Are you in Bali or planning to go to the island anytime soon? Although there are many people who have traveled to Bali several times, not many know there is a sea turtle conservatory on Serangan island named Turtle Conservation and Education Center (TCEC). Here you can have a personal experience with turtles.
Endangered sea turtles
Sea turtles are among the endangered species on Earth. This is mainly due to the destruction of their habitat by human activities, like factory waste, oil spills, and extreme turtle hunts, either for human consumption or entertainment. Unlike terrapins (freshwater turtles) and tortoises (those who live on land), sea turtles can only live in the salt water. They have flippers instead of legs to enable them to swim more effectively in the sea, and they can’t hide their head and flippers in their shell.
Get up close with sea turtles
Upon your arrival at TCEC, you will be greeted by an English-speaking staff, and he/she will take you on a tour of the conservatory. You will learn what they do in TCEC to conserve sea turtles. They go to the beach to find turtle eggs in order to be brought to the conservatory for safe hatchings (otherwise they may be eaten by fish or other predators). After the eggs hatch (normally it takes 8 to 10 weeks for them to hatch after being laid), most baby turtles are kept for about a month before being released back to the sea. If they happen to find wounded turtles that have lost their flippers, due to predators or boat propellers, or have swallowed human waste, like plastic bags, they will take them to the center to be treated, rehabilitated, and brought back to the sea.
In the center, you will see turtles of different sizes from baby turtles smaller than your palm to giant turtles with shell of about 1-meter diameter, which is almost 3.5 feet (the biggest one has lived in the conservatory for more than 40 years!). If you come during the turtle breeding season (March to September), you may get the chance to see the eggs hatch, and the tiny turtles emerge from the eggs. You will also get the chance to feed the turtles with sardines. Some manage to use their bare hands to grab a piece of sardine for the feeding, but for some it’s just too slippery, so they use a fork provided by the center.
Adopt a turtle to be released
The highlight of the visit is releasing a baby turtle, which is usually about a month old. It costs 150,000 IDR (11 USD) for each baby released. Scoop some sea water from a baby turtle pond by using a container (the container is provided by the center), pick the baby you would like to ‘adopt’, and give it a name. Then a staff member will take you to the nearby beach that is 300 meters (984 ft) away. The staff will ride a motorbike, and you will need to follow him from behind with your taxi or shuttle car. If you take a taxi, tell the driver to wait for you, as taxis very rarely pass through the area.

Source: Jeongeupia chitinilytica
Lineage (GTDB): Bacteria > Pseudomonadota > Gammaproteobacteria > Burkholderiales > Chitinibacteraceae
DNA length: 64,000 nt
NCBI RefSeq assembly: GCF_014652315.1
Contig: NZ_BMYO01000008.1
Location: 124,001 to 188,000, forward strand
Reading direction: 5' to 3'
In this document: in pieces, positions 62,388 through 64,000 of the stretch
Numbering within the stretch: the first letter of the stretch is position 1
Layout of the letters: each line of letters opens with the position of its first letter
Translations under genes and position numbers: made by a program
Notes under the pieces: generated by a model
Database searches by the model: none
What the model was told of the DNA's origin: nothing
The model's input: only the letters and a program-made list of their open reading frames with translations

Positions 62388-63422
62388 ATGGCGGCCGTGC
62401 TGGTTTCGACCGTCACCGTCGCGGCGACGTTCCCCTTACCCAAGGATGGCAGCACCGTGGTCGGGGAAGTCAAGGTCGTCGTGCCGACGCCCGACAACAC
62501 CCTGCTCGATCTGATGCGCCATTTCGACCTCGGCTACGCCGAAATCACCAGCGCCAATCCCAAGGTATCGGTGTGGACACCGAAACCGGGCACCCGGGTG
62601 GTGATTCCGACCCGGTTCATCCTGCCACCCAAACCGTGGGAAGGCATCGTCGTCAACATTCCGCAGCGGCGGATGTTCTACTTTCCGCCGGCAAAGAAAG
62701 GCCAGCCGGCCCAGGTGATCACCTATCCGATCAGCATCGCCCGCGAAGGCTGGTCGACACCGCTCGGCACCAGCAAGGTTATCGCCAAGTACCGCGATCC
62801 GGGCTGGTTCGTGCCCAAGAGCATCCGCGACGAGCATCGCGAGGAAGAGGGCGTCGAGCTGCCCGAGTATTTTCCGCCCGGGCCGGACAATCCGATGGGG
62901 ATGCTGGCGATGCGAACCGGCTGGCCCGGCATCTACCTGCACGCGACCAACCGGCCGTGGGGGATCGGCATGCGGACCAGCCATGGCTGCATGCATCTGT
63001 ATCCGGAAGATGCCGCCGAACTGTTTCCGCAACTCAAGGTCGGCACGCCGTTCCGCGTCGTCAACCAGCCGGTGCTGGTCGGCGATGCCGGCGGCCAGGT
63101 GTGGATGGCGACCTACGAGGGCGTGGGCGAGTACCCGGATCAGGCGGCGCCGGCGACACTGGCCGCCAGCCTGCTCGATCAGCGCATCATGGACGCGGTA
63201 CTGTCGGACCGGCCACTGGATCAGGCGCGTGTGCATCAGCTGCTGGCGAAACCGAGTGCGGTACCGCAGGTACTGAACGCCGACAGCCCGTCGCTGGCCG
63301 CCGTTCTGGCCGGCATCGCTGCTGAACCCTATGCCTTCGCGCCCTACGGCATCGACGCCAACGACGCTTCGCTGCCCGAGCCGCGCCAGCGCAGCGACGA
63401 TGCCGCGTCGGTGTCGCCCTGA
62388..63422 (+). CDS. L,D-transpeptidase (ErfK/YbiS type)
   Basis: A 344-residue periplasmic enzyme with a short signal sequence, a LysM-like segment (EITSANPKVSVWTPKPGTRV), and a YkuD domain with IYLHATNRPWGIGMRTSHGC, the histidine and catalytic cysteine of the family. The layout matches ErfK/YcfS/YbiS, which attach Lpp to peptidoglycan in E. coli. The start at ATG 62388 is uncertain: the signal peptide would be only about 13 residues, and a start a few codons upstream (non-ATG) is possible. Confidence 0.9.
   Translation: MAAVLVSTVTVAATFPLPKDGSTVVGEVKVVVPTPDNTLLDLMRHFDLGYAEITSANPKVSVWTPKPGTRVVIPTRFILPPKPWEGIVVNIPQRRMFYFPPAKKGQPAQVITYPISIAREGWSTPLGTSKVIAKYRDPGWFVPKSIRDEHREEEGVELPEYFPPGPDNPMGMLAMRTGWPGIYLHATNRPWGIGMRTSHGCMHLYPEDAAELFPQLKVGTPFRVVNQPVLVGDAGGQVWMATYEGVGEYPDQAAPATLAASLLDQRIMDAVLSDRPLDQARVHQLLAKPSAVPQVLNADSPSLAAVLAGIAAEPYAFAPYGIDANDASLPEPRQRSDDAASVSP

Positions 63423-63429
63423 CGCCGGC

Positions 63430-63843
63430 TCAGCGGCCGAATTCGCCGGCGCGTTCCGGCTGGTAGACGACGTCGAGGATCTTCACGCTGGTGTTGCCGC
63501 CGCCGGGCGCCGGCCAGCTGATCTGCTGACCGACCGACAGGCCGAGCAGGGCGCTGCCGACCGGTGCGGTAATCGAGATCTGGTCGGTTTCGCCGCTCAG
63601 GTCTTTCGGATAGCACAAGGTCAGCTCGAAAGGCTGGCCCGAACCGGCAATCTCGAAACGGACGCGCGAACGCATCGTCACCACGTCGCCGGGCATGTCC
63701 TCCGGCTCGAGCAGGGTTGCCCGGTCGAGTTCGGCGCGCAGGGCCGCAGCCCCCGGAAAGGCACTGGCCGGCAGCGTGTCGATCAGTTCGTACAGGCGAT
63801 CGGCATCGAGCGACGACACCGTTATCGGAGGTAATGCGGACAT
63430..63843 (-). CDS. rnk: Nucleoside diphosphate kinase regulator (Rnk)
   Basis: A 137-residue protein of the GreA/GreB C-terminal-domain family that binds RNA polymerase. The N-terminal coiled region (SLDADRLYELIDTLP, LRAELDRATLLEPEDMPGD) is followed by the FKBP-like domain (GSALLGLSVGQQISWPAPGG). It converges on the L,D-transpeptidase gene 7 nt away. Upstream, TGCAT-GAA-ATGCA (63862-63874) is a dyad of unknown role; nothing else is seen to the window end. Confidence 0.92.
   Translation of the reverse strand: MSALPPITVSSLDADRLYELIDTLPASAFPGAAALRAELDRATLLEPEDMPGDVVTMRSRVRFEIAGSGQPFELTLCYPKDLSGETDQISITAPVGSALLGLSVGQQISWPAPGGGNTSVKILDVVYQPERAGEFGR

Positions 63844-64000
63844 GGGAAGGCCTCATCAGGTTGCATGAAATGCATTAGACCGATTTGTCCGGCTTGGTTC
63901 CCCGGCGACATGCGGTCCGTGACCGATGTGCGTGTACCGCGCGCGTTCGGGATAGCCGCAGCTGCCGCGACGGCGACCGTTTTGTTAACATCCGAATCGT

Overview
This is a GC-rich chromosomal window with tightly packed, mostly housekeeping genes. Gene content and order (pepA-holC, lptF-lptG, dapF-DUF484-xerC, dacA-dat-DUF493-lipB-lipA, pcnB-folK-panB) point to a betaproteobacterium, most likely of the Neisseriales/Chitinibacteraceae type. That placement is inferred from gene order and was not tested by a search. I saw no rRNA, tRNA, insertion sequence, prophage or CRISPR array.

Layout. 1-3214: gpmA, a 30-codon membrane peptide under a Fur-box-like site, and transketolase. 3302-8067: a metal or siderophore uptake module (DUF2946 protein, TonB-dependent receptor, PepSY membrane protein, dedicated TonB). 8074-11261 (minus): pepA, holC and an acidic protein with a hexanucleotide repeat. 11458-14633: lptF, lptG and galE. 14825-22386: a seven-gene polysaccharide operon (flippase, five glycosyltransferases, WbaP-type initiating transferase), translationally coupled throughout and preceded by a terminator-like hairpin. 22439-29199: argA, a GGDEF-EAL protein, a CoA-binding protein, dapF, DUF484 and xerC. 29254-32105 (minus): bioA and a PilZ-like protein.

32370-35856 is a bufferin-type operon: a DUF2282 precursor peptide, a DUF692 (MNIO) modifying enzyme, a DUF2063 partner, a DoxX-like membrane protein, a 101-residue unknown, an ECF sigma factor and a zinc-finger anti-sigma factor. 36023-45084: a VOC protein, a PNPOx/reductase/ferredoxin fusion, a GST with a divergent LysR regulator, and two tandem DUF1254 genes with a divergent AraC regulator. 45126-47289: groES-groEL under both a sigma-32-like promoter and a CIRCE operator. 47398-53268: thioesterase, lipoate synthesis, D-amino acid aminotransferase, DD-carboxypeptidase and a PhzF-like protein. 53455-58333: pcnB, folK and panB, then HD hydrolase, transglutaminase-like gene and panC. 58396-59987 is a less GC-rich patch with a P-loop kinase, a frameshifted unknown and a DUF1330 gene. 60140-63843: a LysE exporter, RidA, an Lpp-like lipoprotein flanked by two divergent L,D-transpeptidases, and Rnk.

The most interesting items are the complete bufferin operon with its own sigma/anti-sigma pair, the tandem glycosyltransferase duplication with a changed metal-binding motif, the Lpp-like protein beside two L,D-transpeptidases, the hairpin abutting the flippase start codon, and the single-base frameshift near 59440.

As you get to the beach, you can set the turtle free. You don’t need to be too close to the sea for the release, because the baby will follow its instinct and waddle towards the sea. It is expected to come back to lay eggs in 20 years! Back at the center, you will be given complimentary photo prints, taken by the staff when you and your little turtle are on the beach, and a certificate for the turtle release with your name, and the turtle’s name, printed on it.
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Donate the way you like
It’s free to enter the conservatory, and the 11 USD you spend for the adoption is valuable as the money is used to fund all the conservation efforts done by the conservatory (e.g. turtle hatching and feeding). There is another way to support them; put your donation into the donation box (in the pool area), and/or buy souvenirs from them. They sell small turtle handicrafts of different colors (mostly key chains) for about 2 USD each.
Less known, yet the best turtle conservatory in Bali
Previously, visitors had to ride a boat to the island but now you can go to the island by land as there is a new bridge connecting Serangan Island and mainland Bali. With the bridge, it takes only less than 30 minutes, depending on the traffic to get to the island’s turtle conservatory from Denpasar city. However, due to the badly maintained road to TCEC, be ready for some bumpy rides.
The conservatory itself isn’t so popular among the locals (perhaps due to the rough road to TCEC). They know Serangan Island as a fishing village where tourists usually do water sports at its beach, but not many know there is a turtle conservation there. For that reason, you won’t see too many visitors, and unlike most other destinations in Bali, you aren’t going to meet pushy hawkers who try to sell souvenirs.
So if you ride a motorcycle or drive a car yourself, and ask the locals, they may direct you to the other turtle conservatory nearby in Benoa. Another reason you may want to go TCEC on Serangan Island is because this is the one supported by WWF (World Wildlife Fund) Indonesia, besides the local government. It’s better to go there by your hotel’s shuttle car or taxi as most of the drivers know the location, which you need to make sure beforehand, otherwise they might take you to the one in the Benoa area.
Accumulate your 'karma'
In some cultures, releasing turtles means accumulating good ‘karma’ (a Buddhist term for the 'law of cause and effect’), that will lead you to a better life. This makes sense as releasing a turtle means saving a life. Whether you believe this or not, this is a fun activity that you can rarely find elsewhere, and it can possibly be the highlight of your Bali tour.
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